[…] database performance experts to discuss the myths and realities of SQL Server database performance (read Part 1 here), and recommendations for improving performance (read Part 2 here), and features of SQL Server 2014 […]
Some experts estimate that as much as 70% of application performance problems overall are caused by problems with a database, and there are a growing number of very public examples of how these problems negatively impact a company’s revenue and reputation. SQL Server performance is impacted by many factors outside of the database itself, including the CPU, disk I/O, memory and the network.
What are the primary causes of database performance issues that DBAs see currently in their real-world data environments? When database performance is declining, where do they first look? Are there any new features in SQL Server 2014 that could potentially improve performance?
To answer these SQL Server performance questions, we convened a Twitter chat with a panel of SQL Server and database performance experts, including Tim Chapman (SQL Server Dedicated Support Engineer (PFE) at Microsoft, Microsoft Certified Master), Joey D’ Antoni (Solutions Architect and Anexinet), Chris Bell (Founder, WaterOx Consulting), Robert Davis (SQL Server 2008 Certified Master and Principal DBA at OuterWall), Steve Karam (Oracle ACE and Technical Manager at Delphix), Karen Lopez (SQL Server MVP and Sr. Project Manager / Architect at Infoadvisors), and Thomas LaRock (SQL Server MCM and MVP, and Technical Evangelist at SolarWinds).
Be sure to read Part 2 and Part 3 of this series, too!
The myth: hardware is the root of all (or most) performance issues
One of the most frequently referenced misperceptions is that whatever the SQL Server performance issue might be, adding new or more powerful hardware will solve it, as Tom LaRock explains:
Chris Bell agreed, noting that because hardware is so much cheaper now, it’s become all too common to try to solve performance issues by adding it:
Often, the first hardware component to be targeted is the CPU, yet in reality, the CPU is rarely a real bottleneck, according to LaRock:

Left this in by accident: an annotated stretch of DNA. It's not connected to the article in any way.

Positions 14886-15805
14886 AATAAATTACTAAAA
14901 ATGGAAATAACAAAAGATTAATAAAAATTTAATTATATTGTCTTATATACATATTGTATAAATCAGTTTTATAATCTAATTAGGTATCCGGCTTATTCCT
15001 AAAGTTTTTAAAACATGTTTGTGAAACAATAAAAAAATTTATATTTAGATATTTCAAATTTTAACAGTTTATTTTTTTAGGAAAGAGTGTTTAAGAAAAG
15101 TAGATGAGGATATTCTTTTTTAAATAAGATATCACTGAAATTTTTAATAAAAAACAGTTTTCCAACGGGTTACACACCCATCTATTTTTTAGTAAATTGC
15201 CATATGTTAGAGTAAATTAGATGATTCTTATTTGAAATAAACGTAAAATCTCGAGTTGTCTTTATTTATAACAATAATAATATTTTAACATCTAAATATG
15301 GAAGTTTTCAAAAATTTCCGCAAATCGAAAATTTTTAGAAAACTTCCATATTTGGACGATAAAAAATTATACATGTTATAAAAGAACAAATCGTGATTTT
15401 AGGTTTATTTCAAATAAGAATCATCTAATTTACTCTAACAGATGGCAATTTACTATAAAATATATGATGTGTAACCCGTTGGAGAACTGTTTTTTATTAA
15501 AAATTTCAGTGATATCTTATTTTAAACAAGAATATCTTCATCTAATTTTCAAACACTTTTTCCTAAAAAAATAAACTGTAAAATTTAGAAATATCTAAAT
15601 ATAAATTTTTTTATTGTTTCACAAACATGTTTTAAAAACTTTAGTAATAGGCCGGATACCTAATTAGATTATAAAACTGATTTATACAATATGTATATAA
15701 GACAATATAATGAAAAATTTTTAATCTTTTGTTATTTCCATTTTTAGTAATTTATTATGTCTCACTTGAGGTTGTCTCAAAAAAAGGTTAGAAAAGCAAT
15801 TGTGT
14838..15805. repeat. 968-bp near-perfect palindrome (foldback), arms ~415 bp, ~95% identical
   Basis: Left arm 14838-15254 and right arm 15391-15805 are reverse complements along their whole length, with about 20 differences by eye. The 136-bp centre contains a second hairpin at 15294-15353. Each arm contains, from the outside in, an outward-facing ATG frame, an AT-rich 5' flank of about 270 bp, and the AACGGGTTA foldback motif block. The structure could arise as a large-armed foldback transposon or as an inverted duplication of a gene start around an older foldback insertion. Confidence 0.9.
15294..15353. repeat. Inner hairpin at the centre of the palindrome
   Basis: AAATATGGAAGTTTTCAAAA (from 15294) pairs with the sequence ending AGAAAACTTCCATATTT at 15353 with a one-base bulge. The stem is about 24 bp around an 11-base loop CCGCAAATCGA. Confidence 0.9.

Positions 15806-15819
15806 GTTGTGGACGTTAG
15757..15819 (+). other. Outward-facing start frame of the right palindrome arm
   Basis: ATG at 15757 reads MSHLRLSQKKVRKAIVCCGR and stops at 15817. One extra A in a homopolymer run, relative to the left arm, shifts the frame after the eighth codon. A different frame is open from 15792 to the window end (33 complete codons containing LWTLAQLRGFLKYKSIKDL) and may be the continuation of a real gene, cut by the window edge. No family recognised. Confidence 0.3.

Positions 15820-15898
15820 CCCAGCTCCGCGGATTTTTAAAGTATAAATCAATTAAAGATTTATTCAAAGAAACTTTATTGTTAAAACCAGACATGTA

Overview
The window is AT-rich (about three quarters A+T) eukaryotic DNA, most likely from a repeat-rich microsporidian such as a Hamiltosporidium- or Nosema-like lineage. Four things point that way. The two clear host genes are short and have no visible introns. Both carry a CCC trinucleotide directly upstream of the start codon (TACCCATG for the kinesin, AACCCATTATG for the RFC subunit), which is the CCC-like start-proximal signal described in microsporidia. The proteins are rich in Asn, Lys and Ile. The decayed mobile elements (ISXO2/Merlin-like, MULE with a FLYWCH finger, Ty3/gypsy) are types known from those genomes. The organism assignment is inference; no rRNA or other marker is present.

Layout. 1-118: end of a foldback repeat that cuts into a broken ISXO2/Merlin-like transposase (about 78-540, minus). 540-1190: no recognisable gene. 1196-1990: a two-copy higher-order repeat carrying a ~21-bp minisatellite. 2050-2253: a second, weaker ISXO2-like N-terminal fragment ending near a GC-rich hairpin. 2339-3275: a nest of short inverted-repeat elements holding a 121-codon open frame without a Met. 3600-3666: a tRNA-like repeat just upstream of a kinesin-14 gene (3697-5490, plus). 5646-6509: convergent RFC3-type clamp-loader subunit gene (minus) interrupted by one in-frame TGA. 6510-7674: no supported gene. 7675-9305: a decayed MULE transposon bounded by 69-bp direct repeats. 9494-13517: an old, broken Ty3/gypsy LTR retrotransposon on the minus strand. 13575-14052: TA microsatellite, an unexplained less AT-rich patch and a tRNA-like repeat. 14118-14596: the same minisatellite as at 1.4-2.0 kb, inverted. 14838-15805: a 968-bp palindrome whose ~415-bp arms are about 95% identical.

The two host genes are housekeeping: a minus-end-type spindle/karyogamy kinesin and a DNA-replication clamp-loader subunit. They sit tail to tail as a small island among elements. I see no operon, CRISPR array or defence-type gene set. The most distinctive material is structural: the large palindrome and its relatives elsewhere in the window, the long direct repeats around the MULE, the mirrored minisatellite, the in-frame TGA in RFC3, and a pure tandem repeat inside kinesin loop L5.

The consequences of a CPU fixation can become costly, incurring additional costs for both new hardware and new software, as Joey D’Antoni notes:
This hardware-focused mentality can be seen in a number of other ways. For example, as datasets increase in size, some organizations make the mistake of assuming that the increase in size translates to a direct need for more hardware to support it:
Robert Davis offers a myth he has heard frequently that slow IO is usually caused by not using RAID10 for database files:
In one case that Tim Chapman shared, one organization that was on the verge of adding more CPUs(and more software licenses) succeeded in resolving their performance problem by making some changes to the code and indexes. After these changes, the need for new hardware disappeared:
In fact, while hardware sometimes doesn’t even solve the performance problem, code and design changes can make a significant difference in database performance, and Tom LaRock offers an estimate that these changes along can lead to as much as 10x improvement:
The fact: database performance impacted by many factors
Not surprisingly, database performance isn’t something that can be addressed in a vacuum. Many factors play into database performance, as Tim Chapman points out here, including bad code, resources that are over-utliized, poor configuration of resources, slow I/O, database statistics and much more:
One area sometimes overlooked when investigating database performance is the impact of different hardware and software configuration decisions, as Joey D’Antoni notes:
Sometimes these decisions have unintentional consequences, as Tom LaRock offers in the example of the so-called “green” configuration settings on some hardware. These settings, which can be good for managing power consumption, may also unintentionally impact how the database performs:
Another overlooked cause of poor database performance can be poorly written code, including generated SQL, ORMs (object-relational mapping techniques) and other similar code generators, which are not typically optimized for perfomance, according to Karen Lopez:
Look beyond hardware for impact on SQL Server performance
The many myths that are offered up when attempting to diagnose a performance problem often center around hardware, and can lead to unnecessary investments that delay solving the real problem. Be sure to read Part 2 of this series for insights on how to diagnose and address performance issues and Part 3 about key performance-enhancing features in SQL Server 2014.
And for tips on how to speed SQL Server performance without provisioning new hardware, see this helpful infographic.
great stuff thanks for sharing ! The hardware performance tuning is beginning to clear up. As i found another helpful post for the same see here: http://www.sqlserverlogexplorer.com/hardware-performance-tuning-tips/